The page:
I recall that he fell sick for a time there. He suffered an attack of rheumatism, but I think the main problem was malnourishment. None of us ate very much but Josemaria less than the others; some days he ate next to nothing at all, I suppose as a mortification to offer up to God.

At the end of August 1937 Josemaria was able to leave the Honduran consulate with documentation given him by the consul. I remember that he wore an armband with the colors of the Honduran flag. He spent a month and a half going all over Madrid [carrying out pastoral work] before he departed for Valencia and Barcelona en route to the French border. He worked out of the attic of a house on Ayala Street. I don't know whose it was, nor can I now pinpoint its exact location. I only remember that a few days after Josemaria left I went with Isidoro to collect what he had left behind, and the room he had been using had been shelled with mortar fire. Among the items we recovered was an image of our Lady that I kept for the rest of the war and returned to Josemaria when he asked me for it. It is currently in Rome on top of the desk where he habitually worked.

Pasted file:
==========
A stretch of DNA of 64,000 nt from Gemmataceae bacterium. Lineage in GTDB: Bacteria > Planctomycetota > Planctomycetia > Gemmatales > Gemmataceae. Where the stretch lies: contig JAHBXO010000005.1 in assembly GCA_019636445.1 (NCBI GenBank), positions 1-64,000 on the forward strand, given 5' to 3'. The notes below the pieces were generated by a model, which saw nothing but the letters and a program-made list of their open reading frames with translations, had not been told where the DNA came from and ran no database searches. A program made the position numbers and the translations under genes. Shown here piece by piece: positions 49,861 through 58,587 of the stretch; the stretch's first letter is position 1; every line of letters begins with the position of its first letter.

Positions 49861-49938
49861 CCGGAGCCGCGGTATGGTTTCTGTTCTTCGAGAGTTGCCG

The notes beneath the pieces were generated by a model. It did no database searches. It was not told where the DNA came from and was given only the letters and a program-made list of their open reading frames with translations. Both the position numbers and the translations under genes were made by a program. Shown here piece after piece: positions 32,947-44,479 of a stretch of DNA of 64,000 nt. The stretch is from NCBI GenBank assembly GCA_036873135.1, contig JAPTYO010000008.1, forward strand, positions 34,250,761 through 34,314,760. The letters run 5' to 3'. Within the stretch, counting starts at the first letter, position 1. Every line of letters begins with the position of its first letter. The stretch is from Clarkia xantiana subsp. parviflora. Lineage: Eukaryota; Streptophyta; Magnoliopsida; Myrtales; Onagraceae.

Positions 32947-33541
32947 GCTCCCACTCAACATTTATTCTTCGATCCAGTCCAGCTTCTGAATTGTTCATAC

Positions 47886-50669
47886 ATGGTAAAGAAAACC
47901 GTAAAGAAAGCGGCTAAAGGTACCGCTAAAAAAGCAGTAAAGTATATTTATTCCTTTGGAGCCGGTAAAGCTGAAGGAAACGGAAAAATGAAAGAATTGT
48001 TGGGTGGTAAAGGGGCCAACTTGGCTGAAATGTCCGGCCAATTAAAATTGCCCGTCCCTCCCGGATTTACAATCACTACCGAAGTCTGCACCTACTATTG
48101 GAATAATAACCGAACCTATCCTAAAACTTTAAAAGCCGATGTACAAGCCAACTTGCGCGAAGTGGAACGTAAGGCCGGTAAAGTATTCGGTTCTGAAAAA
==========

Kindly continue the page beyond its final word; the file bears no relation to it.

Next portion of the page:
Excerpts from Testimony Santiago Escrivá, Newsletter